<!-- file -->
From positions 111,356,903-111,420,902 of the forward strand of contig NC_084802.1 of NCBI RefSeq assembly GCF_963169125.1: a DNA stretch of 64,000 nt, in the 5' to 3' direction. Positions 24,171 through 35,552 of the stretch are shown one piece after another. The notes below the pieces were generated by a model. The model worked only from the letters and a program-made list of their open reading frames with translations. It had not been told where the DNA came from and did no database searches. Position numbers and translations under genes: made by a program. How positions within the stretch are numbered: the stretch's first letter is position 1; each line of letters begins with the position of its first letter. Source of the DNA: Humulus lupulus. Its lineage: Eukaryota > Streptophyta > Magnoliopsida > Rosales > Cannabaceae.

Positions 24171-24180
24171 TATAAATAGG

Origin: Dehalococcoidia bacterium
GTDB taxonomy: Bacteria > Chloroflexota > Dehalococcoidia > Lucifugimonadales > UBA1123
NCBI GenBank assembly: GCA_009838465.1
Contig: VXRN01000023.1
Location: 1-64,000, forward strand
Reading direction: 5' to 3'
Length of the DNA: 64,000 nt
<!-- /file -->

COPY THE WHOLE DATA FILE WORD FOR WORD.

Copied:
From positions 111,356,903-111,420,902 of the forward strand of contig NC_084802.1 of NCBI RefSeq assembly GCF_963169125.1: a DNA stretch of 64,000 nt, in the 5' to 3' direction. Positions 24,171 through 35,552 of the stretch are shown one piece after another. The notes below the pieces were generated by a model. The model worked only from the letters and a program-made list of their open reading frames with translations. It had not been told where the DNA came from and did no database searches. Position numbers and translations under genes: made by a program. How positions within the stretch are numbered: the stretch's first letter is position 1; each line of letters begins with the position of its first letter. Source of the DNA: Humulus lupulus. Its lineage: Eukaryota > Streptophyta > Magnoliopsida > Rosales > Cannabaceae.

Positions 24171-24180
24171 TATAAATAGG

Origin: Dehalococcoidia bacterium
GTDB taxonomy: Bacteria > Chloroflexota > Dehalococcoidia > Lucifugimonadales > UBA1123
NCBI GenBank assembly: GCA_009838465.1
Contig: VXRN01000023.1
Location: 1-64,000, forward strand
Reading direction: 5' to 3'
Length of the DNA: 64,000 nt